A procession on O’Brien’s Bridge
Our photograph today is of a group from the Sodality in the Jes being led by Bobby Molloy with the IHS flag. They are crossing O’Brien’s Bridge as part of the annual Procession of the Most Blessed Sacrament. Willy Forken is in front of the right hand row, and among the others are Johnny Holland and Johnny Whelan.
Processions were very big affairs. The line-up for the 1954 one was, Section A: Dominican Convent, Presentation Convent, Convent of Mercy, St Nicholas’ Girls’ School, Scoil Fhursa, and the Girl Guides. In Section B were the League of the Cross, Cathedral; Children of Mary, Convent of Mercy; Children of Mary, Presentation Convent; Children of Mary, Cathedral; St Ignatius’ Sacred Heart Sodality; St Joseph’s Sacred Heart Sodality; Cathedral Rosary Confraternity; Arch Confraternity of Cincture, Third Order of St Francis; Nurses of the Central Hospital; and lady students, UCG.
Section C: Men students, UCG, and professors; St Joseph’s School Salthill band; St Nicholas’ Boys’ School; St Brendan’s School; Monastery and Nuns Island Schools; St Joseph’s College; St Ignatius College; Coláiste Éinde; and St Mary’s College. In Section D were St Patrick’s Band; Youth Confraternities; CYMS; Country Sodalities; Holy Name Society; Sodality of the BV St Ignatius; Sacred Heart Sodality, St Joseph’s; Sacred Heart Sodality, Cathedral; Arch Confraternity of Cincture, Third Order of St Francis; Galway branch of the Amalgamated Society of Woodworkers; Red Cross, Ambulance Unit; Knights of Malta; the Military; and the Corporation.
Finally, in Section E were Patrician and Christian Brothers; students of St Anthony’s College and Cluain Mhuire; and clergy in vestments (vesting in St Mary’s College).
The instructions to all city sodalities were to assemble at their own churches and proceed, with medals and ribbons and religious banners at head, to St Mary’s College where all taking part in the procession would take up their places. Each sodality should appoint its own marshals. Benediction would be imparted in the grounds of St Mary’s and then the procession would go via Henry Street, Dominick Street, Bridge Street, Shop Street, and William Street to Eyre Square, where the final Benediction would be given. The Rosary would be recited during the procession and the school children would sing the hymns at intervals as directed. While the Blessed Sacrament was being taken back to the Cathedral, all were to remain in their places for the singing of ‘Faith of Our Fathers’.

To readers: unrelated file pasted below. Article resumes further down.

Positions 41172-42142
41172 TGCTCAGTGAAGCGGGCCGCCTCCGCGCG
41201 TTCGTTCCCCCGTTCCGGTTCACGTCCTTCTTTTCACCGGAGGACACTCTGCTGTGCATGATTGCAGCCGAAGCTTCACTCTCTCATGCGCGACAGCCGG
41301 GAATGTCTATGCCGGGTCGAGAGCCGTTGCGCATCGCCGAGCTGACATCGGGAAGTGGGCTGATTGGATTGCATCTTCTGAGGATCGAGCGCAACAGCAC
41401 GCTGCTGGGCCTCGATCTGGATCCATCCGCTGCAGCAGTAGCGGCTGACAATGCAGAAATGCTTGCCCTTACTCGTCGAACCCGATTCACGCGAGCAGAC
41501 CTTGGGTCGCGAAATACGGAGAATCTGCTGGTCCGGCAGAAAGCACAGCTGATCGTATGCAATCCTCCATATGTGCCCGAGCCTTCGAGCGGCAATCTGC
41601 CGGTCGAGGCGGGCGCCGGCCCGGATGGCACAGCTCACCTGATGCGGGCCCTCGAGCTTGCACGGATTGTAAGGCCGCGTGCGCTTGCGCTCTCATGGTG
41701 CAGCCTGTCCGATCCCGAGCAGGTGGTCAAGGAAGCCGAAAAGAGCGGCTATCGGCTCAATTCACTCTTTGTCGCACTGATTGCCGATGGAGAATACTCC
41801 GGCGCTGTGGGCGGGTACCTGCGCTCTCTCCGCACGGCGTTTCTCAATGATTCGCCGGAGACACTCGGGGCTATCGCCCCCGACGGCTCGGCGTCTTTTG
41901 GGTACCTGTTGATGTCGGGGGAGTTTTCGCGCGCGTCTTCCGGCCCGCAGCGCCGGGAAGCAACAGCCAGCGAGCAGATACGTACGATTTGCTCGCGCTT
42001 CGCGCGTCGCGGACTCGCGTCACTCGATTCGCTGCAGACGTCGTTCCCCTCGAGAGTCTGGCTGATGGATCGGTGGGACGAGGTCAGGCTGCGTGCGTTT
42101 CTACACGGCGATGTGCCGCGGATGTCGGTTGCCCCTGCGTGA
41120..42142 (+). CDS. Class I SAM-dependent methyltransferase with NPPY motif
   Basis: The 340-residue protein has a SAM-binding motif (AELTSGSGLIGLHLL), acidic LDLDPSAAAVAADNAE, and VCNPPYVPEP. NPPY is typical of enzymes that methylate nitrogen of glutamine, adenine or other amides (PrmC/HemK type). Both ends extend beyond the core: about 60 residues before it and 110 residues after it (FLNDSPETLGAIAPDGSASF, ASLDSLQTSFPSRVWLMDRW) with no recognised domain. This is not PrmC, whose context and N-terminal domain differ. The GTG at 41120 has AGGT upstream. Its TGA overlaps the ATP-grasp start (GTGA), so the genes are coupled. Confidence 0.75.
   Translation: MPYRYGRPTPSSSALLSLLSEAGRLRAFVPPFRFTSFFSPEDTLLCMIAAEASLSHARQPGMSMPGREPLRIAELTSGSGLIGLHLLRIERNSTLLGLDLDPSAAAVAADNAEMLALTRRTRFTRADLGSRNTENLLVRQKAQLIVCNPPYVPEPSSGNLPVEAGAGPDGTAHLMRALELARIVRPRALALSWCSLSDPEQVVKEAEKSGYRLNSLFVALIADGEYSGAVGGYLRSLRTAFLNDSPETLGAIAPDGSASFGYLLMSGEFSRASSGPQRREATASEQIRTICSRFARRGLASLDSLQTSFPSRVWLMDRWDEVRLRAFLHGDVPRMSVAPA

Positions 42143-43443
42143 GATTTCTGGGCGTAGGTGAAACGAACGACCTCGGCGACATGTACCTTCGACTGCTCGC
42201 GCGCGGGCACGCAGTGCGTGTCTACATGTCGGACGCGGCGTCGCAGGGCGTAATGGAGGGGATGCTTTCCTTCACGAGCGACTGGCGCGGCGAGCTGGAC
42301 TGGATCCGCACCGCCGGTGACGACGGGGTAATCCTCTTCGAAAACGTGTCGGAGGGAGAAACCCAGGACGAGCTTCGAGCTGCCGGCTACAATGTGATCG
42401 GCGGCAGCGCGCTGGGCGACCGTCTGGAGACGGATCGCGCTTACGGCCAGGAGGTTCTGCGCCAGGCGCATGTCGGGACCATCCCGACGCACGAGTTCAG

Though many of the streets and buildings along the route were decorated with flowers, little altars, holy pictures, banners, and flags, the whole affair was very solemn. The centre of town was brought to a standstill.
In the background of our photograph (for which we thank Gerry Forken) you can see the Bridge Mills and the Galway Arms Pub.
The Galway Archaeological and Historical Society will host a lecture in the Harbour Hotel on Monday next, March 11, at 8pm. The title is ‘Mainistir Ua gCormacáin, The Abbey of the Cormicans in Galway’ and it will be given by Patrick Larkin. All are welcome.